Sex through the ages: Genghis Khan to Ron Jeremy

Cole Griffin looks at sex icons from throughout history.

By Cole Griffin

Genghis Kahn: OK, so maybe he’s not you’re standard idea of a sexual icon, and maybe he shouldn’t qualify for this list because of all the rape and pillage, but get this: researchers have identified a Y-chromosomal link in 8% of the men in a large area of Asia that they think may be the mark of descendants of ol’ Temujin (his original name). Being the granddaddy of half a percent of all the men on earth, earns him a spot on the list.

Theodora: She rose up from the gutters on her back. Despite her reputation as one of the most wanton prostitutes in the Byzantine Empire (or perhaps because of it) she managed to win the love of the Emperor Justinian, who made her his Empress. The images of her that we find in Byzantine art portray her as pious, and history records her as intelligent and brutal, but we like to remember for her greatest contribution: the reverse cowgirl.

Lord Byron: “Mad, bad, and dangerous to know” this English poet was as prolific a paramour as a penman. Not only did he write some of the finest erotic verses in the language, he ruined some very respectable reputations. When allegations of sodomy and incest drove him out of England, he went on to fight for Greek independence; perhaps from a love of classical culture, perhaps for the sodomy.

Mata Hari: Deep within the dark and mysterious jungles of Holland, this fake foreign beauty used her own charms and Europe’s love of the exotic to undulate her way into the history books. A dancer who didn’t know how to dance, Mata Hari’s reputation made her the toast of Europe’s night life, and a courtesan to many important men of the day. Until, that is, she was killed by a firing squad for espionage during WWI; all across the western front, erections stood at semi in her honour.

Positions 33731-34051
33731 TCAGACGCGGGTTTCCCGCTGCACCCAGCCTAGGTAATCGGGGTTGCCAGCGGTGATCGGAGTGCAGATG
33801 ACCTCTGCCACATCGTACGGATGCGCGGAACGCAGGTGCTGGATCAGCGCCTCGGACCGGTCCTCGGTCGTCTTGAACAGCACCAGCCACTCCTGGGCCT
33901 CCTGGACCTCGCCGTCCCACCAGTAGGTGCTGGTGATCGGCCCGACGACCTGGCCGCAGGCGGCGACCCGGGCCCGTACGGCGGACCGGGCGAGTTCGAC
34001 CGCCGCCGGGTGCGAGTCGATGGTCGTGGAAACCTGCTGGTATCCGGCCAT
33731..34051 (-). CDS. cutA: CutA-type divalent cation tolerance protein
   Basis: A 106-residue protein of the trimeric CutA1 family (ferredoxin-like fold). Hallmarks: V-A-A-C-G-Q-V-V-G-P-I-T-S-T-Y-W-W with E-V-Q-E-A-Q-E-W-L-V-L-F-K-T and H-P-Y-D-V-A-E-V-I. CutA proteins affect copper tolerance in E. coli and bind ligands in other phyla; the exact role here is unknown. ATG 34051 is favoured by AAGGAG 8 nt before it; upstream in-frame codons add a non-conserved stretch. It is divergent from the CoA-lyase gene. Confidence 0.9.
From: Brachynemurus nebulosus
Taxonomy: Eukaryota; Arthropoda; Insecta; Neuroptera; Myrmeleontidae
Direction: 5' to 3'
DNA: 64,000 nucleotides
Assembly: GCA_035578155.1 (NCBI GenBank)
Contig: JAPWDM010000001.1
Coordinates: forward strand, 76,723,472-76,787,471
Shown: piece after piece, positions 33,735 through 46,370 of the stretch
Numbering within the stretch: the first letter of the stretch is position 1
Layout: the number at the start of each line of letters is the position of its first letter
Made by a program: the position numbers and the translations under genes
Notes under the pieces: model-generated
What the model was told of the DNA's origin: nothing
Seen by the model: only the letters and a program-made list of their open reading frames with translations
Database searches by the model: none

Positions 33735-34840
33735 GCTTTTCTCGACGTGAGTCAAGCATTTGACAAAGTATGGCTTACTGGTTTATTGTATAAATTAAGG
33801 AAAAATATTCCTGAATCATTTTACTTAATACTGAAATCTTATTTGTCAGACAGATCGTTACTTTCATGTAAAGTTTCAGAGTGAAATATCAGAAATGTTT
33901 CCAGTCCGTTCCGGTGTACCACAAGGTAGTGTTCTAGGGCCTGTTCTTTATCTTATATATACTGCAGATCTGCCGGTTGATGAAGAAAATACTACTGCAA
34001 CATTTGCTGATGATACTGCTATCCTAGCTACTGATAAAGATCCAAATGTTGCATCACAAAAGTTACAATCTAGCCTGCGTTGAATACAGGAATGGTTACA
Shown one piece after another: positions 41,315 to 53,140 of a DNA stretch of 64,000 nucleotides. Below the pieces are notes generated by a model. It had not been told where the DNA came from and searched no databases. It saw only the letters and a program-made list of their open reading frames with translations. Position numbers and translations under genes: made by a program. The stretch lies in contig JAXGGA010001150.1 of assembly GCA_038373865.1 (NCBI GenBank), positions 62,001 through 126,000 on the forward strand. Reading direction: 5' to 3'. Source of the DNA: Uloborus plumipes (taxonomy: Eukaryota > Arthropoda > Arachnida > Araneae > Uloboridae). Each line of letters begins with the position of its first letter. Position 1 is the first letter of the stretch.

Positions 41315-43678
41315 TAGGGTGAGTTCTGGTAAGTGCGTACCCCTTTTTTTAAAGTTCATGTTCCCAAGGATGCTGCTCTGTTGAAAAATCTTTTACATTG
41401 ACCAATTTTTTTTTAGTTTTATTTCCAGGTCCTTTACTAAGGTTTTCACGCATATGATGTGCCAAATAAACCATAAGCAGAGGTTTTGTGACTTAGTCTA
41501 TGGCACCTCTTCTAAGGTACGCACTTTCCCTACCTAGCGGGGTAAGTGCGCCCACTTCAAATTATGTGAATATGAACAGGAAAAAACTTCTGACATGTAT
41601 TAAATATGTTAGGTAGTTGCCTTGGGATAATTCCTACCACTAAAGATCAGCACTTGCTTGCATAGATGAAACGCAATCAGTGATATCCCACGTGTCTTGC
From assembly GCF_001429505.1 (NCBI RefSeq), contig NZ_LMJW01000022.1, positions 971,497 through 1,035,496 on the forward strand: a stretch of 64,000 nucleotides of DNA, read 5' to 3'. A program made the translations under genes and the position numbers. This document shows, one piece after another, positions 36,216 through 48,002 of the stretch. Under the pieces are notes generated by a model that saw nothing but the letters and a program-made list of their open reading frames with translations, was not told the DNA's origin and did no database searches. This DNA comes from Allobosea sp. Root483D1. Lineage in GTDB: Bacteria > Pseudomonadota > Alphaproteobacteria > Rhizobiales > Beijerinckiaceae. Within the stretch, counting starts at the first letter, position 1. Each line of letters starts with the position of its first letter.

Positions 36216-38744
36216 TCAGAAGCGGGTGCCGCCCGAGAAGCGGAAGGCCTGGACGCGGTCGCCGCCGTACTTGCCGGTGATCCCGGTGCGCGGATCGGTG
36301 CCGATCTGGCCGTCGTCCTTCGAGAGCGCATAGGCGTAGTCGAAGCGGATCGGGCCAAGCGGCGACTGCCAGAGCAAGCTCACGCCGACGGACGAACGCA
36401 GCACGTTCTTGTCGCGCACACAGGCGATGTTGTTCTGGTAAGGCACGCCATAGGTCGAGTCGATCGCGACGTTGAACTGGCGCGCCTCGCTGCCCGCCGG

John Wilmot, The Earl of Rochester: A rake’s rake, this guy took debauchery to a whole new level. While some people send flowers, this guy kidnapped his first wife. A sexual vandal and a favourite in the King’s court, his wit was only exceeded by his lack of propriety. One famous anecdote has him touring England disguised as Dr. Bendo, who specialized in treating infertility; the treatments were “not without their successes”. His happy ending was death by syphilis.

Feodor Vassilyev’s First Wife:
History has forgotten her name, but her record remains unchallenged even today. This poor woman had 69 children between 1725 and 1765 (which is apparently before oral sex) in 27 births: 16 twins, 7 triplets, and 4 quadruplets. It’s questionable whether we could beat that record today even with fertility drugs. Not because it’s impossible but because no one wants to.

Giacomo Casanova: Why do so many writers make this list? Because they wrote about it, of course. The diaries of Casanova are intelligent, entertaining and, despite the best efforts of historians, have never been untrue. A wizard, a philosopher, and a lover of all types of women (he had a three-way involving a hunchbacked servant girl at one point) from every station of society.

Valeria Messalina: The wife of Nero, this woman raised the harlot bar. She ran, and worked in, a secret brothel, organized orgies for the noblewomen of Rome, and even won a sex contest against the most famous prostitute in Rome, Scylla. Once the most powerful slut in Rome, the emperor’s favour eventually began to wane and Messalina fell out of good fortune. To improve her lot she conspired to kill Nero. It didn’t work, he had her killed instead and then called for more wine.

Ron Jeremy:
King of the Greaseballs, he’s famous for having a large penis (9.75 inches), and being able to perform autofellatio. He can ejaculate on command and holds the record for the most appearances in porn. He was also the last guy in line at Annabel Chong’s world record gangbang. Something you maybe didn’t know about this guy is that he has a master’s degree in education.

Phryne: The most famous hetaera of ancient Greece, she is said to have been the model for Praxiteles’s Venus of Knidos, a statue so beautiful men came from all corners of the known world to pleasure themselves upon it. Seriously, it needed regular cleaning. She also famously beat heresy charges by getting naked in court. Her image was the standard of beauty in the classical world and, when the flash in the pan sexpots of the modern world are long forgotten, men’s minds will still be imagining what Phryne looked like naked